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§27.30. To say one of

Many of the invocation syntaxes described in the previous section are used in the definition by the Standard Rules of the "[one of] ... [or] ... [purely at random]" construction, so it makes a good example of how they can be used.

First, this is a segmented substitution with a single possible beginning ("[one of]"), a single possible middle ("[or]") but a choice of many possible endings. Almost everything is compiled by the invocation of the beginning:

To say one of -- beginning say_one_of (documented at phs_oneof): (-
    if (I7_ST_say_one_flag-->{-counter:say_one_flag} == false) {
        I7_ST_say_one_of-->{-counter:say_one_of} = {-final-segment-marker}(I7_ST_say_one_of-->{-counter:say_one_of},
        I7_ST_say_one_flag-->{-counter:say_one_flag} = true;
    if (say__comp == false) I7_ST_say_one_flag-->{-counter:say_one_flag}{-counter-up:say_one_flag} =
    switch ((I7_ST_say_one_of-->{-counter:say_one_of}{-counter-up:say_one_of})%({-segment-count}+1)-1)
        0: -).
To say or -- continuing say_one_of (documented at phs_or):
    (- @nop; {-segment-count}: -).
To say purely at random -- ending say_one_of with marker I7_SOO_PAR (documented at phs_purelyrandom):
    (- {-close-brace} -).

The 3rd invocation of this (say) might compile the following:

I7_ST_say_one_of-->2 = I7_SOO_PAR(I7_ST_say_one_of-->2, 4);
switch((I7_ST_say_one_of-->2)%5 - 1) {
    0: ... first text ...
    1: ... second text ...
    2: ... third text ...
    3: ... fourth text ...

First, we notified Inform that it needs to allocate an array (I7_ST_say_one_of) providing storage associated with the counter "say_one_of". This we used to count off individual invocations of "[one of]", so that each would have its own word of storage - for the 3rd invocation, I7_ST_say_one_of-->2. We then call a state-changing routine, in this case I7_SOO_PAR, which is allowed to know the previous state and also the number of options available, and which returns the new state. The state is supposed to be the option chosen last time, but that means that there are not 4, but 5 possibilities: 0 for "there was no last time", then 1 to 4 for the possible outcomes. We reduce the state mod 5 to obtain the decision this time, and subtract 1 because it happens to be convenient to make the switch statement run from 0 to 3 rather than 1 to 4. (The reason we reduce the state mod 5 is to allow the state-changer to squirrel away secret information in the upper bits of the state, if it wants to. Note that subtracting one means that the switch value might be -1, which results in no text being printed: thus if the state-changer chooses 0, it can decide on none of the above.)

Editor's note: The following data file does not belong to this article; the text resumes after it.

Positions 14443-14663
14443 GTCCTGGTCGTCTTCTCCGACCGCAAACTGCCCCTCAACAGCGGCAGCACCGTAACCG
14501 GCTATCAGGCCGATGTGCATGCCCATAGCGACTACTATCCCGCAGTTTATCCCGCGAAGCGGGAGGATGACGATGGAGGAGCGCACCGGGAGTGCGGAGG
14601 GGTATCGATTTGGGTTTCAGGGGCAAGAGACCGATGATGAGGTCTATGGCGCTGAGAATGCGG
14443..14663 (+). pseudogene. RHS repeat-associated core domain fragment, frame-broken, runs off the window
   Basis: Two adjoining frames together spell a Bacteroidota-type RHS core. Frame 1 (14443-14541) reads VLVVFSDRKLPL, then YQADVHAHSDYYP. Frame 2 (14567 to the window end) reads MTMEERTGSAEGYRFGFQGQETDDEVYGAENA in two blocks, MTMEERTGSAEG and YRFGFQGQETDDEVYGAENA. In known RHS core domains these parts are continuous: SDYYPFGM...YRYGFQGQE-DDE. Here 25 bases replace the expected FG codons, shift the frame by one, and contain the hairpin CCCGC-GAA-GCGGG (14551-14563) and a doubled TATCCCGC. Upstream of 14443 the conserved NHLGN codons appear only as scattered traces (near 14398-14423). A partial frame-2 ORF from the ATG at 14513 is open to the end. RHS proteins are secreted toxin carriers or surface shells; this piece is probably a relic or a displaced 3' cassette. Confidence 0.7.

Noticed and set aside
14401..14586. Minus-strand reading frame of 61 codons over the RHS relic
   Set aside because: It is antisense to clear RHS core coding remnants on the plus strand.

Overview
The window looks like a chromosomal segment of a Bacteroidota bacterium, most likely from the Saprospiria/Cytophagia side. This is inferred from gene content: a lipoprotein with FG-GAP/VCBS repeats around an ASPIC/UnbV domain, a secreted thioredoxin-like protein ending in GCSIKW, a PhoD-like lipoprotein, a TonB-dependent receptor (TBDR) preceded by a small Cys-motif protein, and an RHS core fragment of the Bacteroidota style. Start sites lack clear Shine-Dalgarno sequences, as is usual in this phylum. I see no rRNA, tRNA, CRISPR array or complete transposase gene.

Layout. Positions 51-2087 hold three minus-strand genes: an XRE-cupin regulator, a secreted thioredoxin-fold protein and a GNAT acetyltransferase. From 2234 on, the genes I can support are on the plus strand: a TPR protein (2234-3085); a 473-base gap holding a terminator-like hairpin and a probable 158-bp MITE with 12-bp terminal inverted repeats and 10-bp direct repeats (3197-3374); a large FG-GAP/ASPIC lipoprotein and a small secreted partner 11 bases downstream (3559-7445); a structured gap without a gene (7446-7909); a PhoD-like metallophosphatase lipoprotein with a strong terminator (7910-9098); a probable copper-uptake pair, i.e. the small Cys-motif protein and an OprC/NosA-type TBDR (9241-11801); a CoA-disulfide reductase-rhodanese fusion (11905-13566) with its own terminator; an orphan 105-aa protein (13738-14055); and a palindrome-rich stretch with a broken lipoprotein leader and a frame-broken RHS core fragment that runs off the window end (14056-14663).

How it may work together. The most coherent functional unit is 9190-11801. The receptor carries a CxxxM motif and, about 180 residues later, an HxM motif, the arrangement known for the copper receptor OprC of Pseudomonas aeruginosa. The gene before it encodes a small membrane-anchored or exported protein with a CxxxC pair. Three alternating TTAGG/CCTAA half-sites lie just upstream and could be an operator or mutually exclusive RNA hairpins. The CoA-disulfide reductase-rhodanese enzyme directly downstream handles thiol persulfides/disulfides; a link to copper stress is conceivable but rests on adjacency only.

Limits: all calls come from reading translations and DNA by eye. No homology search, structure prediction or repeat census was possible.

In this design, the marker attached to the choice of ending substitution is the name of the I6 state-changer: here is the I7_SOO_PAR routine.

[ I7_SOO_PAR oldval count; if (count <= 1) return count; return random(count); ];

As it happens, this ignores the old value: after all, it is meant to be purely at random, and nothing could be less pure than taking the last outcome into consideration when choosing the next.

Note that the counter say_one_of is advanced in invocation of the head. It might seem that the tidier design, somehow, would be to advance the counter in the invocation of the tails, but this is not a good idea. In general it is not safe to assume that the counter will have the same value when the tail is invoked that it had when the head was invoked, because segmented say constructions can legally be nested in Inform strings. Because of this, it is best to deal with a counter entirely in a single invocation, either of the beginning or the ending.

Because "[one of] ... [or] ..." is such a useful construction - switching between alternative forms of text, which writers of IF very often do - the above implementation is intentionally left open for new endings to be added, and the examples below show how easily this can be done.

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Making a "by atmosphere" token, allowing us to design our own text variations such as "[one of]normal[or]gloomy[or]scary[by atmosphere]".

**ExampleUncommon Ground
Making a "by viewpoint" token, allowing us to design our own text variations such as "[show to yourself]quaint[to Lolita]thrilling[to everyone else]squalid[end show]" depending on the identity of the player at the moment.